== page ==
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Bullying

Bullying

Statistics show that over 56% of young adults have been bullied based on their appearance. Appearance is cited to be the number one aggressor of bullying, with over 51% saying they were bullied on what they looked like. And as we know from our last article, this is mostly due to social media in the modern society - it teaches us that appearance is very important.

From societal pressure to the pressure from your surroundings, young people grow up to believe that they have to be perfect in order to fit in and be accepted. Equally, these trends and social norms which have been set in looking a certain way affects young people’s mental wellbeing and mental development.

These attacks are often made by judging not only one’s appearance but also their body weight, body language and the way they portray themselves. However, this is often disregarded under the category of bullying – which it is. This behaviour inevitably leads young people to feel isolated, and if they are not able to talk about the how being bullied is affecting them, how it’s pressurising and lowering their self-esteem – they can feel stressed, depressed and alone that can lead to mental health issues. Discrimination of race, sexuality, the way people dress should all be considered bullying.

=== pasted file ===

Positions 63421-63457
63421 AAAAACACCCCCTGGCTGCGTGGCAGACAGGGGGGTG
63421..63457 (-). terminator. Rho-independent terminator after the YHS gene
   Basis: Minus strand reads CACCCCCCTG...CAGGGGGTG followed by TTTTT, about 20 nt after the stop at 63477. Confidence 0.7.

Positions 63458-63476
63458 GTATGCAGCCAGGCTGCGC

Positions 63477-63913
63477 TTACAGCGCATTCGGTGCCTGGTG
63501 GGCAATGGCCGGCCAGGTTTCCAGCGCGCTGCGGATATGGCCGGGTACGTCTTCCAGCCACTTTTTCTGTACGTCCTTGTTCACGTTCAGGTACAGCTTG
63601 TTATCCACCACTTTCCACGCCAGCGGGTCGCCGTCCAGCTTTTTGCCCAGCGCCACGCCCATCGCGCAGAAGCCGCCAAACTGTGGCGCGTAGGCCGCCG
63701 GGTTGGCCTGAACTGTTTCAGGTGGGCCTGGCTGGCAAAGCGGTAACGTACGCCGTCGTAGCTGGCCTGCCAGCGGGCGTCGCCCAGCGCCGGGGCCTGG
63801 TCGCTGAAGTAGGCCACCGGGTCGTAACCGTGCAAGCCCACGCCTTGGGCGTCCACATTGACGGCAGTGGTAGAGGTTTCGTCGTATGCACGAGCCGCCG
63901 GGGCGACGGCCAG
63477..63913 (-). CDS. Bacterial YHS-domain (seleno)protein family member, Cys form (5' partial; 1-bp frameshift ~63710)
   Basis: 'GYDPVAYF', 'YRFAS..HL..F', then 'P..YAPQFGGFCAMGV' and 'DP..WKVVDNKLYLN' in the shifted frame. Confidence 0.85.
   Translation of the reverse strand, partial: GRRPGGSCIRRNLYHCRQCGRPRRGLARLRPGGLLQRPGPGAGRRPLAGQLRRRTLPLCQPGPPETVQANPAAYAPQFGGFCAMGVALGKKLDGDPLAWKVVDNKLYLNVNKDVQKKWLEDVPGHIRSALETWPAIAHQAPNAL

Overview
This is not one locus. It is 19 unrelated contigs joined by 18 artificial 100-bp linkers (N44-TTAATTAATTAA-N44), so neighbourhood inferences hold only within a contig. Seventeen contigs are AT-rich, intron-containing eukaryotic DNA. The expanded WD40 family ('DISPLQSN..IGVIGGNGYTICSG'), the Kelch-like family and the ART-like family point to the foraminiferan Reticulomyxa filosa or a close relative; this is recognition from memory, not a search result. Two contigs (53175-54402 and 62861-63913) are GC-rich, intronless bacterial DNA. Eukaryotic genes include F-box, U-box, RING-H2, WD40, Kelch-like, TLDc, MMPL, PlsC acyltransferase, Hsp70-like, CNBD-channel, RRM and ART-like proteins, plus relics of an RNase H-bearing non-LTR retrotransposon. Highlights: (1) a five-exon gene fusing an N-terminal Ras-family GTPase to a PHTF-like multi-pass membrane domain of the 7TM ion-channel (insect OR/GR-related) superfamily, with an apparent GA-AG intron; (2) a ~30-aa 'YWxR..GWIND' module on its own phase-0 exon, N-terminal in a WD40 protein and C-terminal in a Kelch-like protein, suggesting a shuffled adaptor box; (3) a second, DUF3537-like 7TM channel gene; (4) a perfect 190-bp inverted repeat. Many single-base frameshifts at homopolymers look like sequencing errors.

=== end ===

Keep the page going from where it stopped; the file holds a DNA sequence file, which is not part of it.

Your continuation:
Young people need to understand how to accept and be proud of how they look and respond to, and deal with bullying. It’s also just as important to tackle the bullies themselves to make them realise the potential damage they can cause. Dealing with bullying head on will reduce or even stop negative comments and attacks, leading young people to become more confident in themselves and significantly improving their mental health.

Useful links

Bullying UK website Click here to take a look

Young minds website (bullying) Click here to take a look

Ask Normen website (bullying) Click here to take a look

Kidscape (supporting a child who is being bullied) Click here to take a look

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